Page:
HISTORY OF THE SEAL OF THE FLORIDA BOARD OF BAR EXAMINERS
The Seal was designed and the original casting was made by the Board’s Executive Director in 1962 and 1963. It was adopted by the Board subject to approval by the Supreme Court on January 10, 1964, in Daytona Beach, Florida.
The Supreme Court of Florida unanimously approved the Seal on April 13, 1964, and the original casting was permanently deposited in the Supreme Court safe on that date.
The central figure on the Seal is a griffin, a universally accepted symbol for vigilance. The griffin is holding the Nordic symbol for fidelity which comes from Nordic mythology. Beneath the griffin appears the Latin phrase “Clemens iustitiae custodia.” Custodia is the word used for keeping watch in order to protect, and Clementia is used technically for leniency in punishing offenses. Closely translated, this phrase means “Compassionate and vigilant protection of justice.” Expanded, this would mean the watchful protection (or preservation) of justice, a watchful or protective preservation which is compassionate or merciful. The Arabic numerals “1955” indicate the year of the creation of the Florida Board of Bar Examiners.
RULE 3. BACKGROUND INVESTIGATION
3-10 Standards of an Attorney. An attorney should have a record of conduct that justifies the trust of clients, adversaries, courts, and others with respect to the professional duties owed to him or her.
3-10.1 Essential Eligibility Requirements. The board considers the following attributes to be essential for all applicants and registrants seeking admission to The Florida Bar:
(a) knowledge of the fundamental principles of law and their application;
(b) ability to reason logically and accurately analyze legal problems; and,
(c) ability to and the likelihood that, in the practice of law, one will:
(1) comply with deadlines;
(2) communicate candidly and civilly with clients, attorneys, courts, and others;
(3) conduct financial dealings in a responsible, honest, and trustworthy manner;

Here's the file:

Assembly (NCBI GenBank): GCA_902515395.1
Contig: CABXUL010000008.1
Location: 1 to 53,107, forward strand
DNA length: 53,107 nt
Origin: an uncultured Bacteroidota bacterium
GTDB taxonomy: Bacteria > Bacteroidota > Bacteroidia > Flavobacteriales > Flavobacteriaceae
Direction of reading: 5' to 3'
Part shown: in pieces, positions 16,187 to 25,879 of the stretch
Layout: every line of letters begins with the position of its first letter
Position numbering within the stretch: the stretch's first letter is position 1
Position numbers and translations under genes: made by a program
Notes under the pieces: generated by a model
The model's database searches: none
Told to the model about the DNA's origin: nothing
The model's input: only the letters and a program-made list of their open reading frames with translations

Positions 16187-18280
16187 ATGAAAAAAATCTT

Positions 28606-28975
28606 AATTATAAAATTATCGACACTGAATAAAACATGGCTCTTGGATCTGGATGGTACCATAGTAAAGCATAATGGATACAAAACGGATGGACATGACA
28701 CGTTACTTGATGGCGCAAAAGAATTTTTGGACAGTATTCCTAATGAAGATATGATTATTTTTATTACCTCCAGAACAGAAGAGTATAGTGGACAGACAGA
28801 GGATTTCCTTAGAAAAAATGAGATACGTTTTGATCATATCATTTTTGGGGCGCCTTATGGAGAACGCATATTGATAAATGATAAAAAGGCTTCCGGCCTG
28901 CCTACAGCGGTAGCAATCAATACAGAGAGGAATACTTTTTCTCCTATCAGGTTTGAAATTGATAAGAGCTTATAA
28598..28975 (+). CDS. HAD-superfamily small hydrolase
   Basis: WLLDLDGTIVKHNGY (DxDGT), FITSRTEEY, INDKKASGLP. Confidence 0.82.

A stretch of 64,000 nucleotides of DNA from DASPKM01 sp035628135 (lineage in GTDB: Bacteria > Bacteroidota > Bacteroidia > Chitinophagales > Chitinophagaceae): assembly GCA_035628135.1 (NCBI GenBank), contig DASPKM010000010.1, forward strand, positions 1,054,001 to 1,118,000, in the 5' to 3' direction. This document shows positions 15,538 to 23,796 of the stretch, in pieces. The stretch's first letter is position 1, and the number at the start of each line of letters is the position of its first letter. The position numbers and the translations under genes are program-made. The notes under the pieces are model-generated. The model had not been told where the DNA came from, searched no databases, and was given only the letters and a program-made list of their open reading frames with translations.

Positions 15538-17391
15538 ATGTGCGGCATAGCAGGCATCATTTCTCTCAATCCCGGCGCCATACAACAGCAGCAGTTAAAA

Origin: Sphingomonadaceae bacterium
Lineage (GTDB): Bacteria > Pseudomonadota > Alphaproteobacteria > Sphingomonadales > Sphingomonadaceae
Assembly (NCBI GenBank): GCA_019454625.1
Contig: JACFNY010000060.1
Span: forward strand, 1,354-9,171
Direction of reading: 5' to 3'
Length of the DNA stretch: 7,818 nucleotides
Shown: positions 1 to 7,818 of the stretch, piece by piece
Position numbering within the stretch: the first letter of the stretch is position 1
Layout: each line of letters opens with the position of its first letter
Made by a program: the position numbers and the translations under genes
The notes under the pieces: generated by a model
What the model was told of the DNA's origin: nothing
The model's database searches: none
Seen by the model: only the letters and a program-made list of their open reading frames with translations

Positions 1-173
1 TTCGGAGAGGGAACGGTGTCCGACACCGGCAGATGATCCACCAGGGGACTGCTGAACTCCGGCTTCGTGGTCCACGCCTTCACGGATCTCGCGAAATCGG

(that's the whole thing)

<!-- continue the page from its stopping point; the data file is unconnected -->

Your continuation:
(4) avoid acts that are illegal, dishonest, fraudulent, or deceitful; and,
(5) comply with the requirements of applicable state, local, and federal laws, rules, and regulations; any applicable order of a court or tribunal; and the Rules of Professional Conduct.
3-11 Disqualifying Conduct. A record manifesting a lack of honesty, trustworthiness, diligence, or reliability of an applicant or registrant may constitute a basis for denial of admission. The revelation or discovery of any of the following may be cause for further inquiry before the board recommends whether the applicant or registrant possesses the character and fitness to practice law:
(a) unlawful conduct;
(b) academic misconduct;
(c) making or procuring any false or misleading statement or omission of relevant information, including any false or misleading statement or omission on the Bar Application, or any amendment, or in any testimony or sworn statement submitted to the board;
(d) misconduct in employment;
(e) acts involving dishonesty, fraud, deceit, or misrepresentation;
(f) abuse of legal process;
(g) financial irresponsibility;
(h) neglect of professional obligations;
(i) violation of an order of a court;
(j) evidence of mental or emotional instability;
(k) evidence of drug or alcohol dependency;
(l) denial of admission to the bar in another jurisdiction on character and fitness grounds;
(m) disciplinary action by a lawyer disciplinary agency or other professional disciplinary agency of any jurisdiction; or
(n) any other conduct that reflects adversely on the character or fitness of the applicant.